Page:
Over the years, I’ve been extremely fortunate to have many friends who have been gifted with amazing musical talents. Some famous. Some who should be. I am pleased that many of them have also become my design clients. Here, for your listening pleasure, is a sample of their music.
Today, a young woman strapped into a motorized wheelchair sat waiting in front of the grocery store for a van to pick her up. Her mother stood a little apart from her, watching the rain come down. After a bit, the woman started to sing, a sounding kind of song at first, but then it started to take the shape of a melody. It was one of those haunting voices, deep and rich and sweet. One of the best I have ever heard. She was old and large; her coat was ancient and looked like it had been worn by others before her.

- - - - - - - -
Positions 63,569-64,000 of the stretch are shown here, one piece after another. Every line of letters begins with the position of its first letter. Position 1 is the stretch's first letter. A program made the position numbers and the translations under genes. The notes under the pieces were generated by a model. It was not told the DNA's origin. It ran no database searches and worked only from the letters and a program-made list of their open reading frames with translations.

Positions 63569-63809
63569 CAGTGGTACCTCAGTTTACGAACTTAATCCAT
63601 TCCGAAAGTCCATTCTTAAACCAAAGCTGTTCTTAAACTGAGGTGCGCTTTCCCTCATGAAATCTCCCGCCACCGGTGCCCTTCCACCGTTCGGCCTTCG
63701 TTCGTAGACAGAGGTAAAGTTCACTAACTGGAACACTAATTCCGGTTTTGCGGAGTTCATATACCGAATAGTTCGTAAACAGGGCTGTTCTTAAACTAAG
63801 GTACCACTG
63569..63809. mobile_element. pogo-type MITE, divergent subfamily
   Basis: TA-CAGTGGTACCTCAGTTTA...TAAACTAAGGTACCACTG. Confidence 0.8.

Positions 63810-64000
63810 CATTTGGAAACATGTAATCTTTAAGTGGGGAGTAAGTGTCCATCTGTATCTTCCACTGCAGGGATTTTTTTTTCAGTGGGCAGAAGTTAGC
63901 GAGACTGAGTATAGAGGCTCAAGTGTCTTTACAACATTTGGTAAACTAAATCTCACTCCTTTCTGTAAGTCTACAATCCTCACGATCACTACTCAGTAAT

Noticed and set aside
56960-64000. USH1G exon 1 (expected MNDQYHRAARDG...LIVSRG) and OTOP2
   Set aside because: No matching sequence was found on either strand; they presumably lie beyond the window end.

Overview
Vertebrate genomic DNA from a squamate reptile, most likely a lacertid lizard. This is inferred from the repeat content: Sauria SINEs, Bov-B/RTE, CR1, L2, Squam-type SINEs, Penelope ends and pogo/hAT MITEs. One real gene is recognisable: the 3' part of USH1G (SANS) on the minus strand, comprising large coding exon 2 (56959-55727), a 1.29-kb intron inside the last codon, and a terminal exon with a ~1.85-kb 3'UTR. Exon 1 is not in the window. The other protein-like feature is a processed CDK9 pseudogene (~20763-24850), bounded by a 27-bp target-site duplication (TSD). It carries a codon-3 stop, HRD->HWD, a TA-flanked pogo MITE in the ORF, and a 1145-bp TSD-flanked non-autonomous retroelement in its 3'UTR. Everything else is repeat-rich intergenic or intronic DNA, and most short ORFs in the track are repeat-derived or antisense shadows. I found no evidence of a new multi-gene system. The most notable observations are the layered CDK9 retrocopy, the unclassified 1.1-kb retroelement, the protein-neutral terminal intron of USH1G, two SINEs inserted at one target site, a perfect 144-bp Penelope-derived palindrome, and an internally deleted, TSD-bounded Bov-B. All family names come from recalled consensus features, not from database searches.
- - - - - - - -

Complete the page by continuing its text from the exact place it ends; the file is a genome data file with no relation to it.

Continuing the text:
I got to thinking about this voice and the gift of sound. I doubt this woman has ever gotten money for singing, though her church probably benefits from her gift, and I hope the young woman sitting still and unmoving in the chair does, too.
It’s so confusing, listening to better packaged lesser gifts, wondering where the sense of things is, and how much we have lost through lack of recognition or opportunity.
There are the naturals and there are the professionals. Given a choice between the two, I prefer the naturals. They may lack in sophistication and polish, but theirs is the domain of emotion — of passion. And that is what haunts you, enchants you, worries you, and enriches you.
It also gives you sadness, because who knows why they never pursued the talent: Children that needed to be taken care of, food needed to feed them, dreary jobs with meager wages consuming all their life. Leaving them broken and bitter at the end of it, or pleased and content despite of it all.
I’m glad this woman is singing for herself, for the love of singing, and that I was blessed to hear her.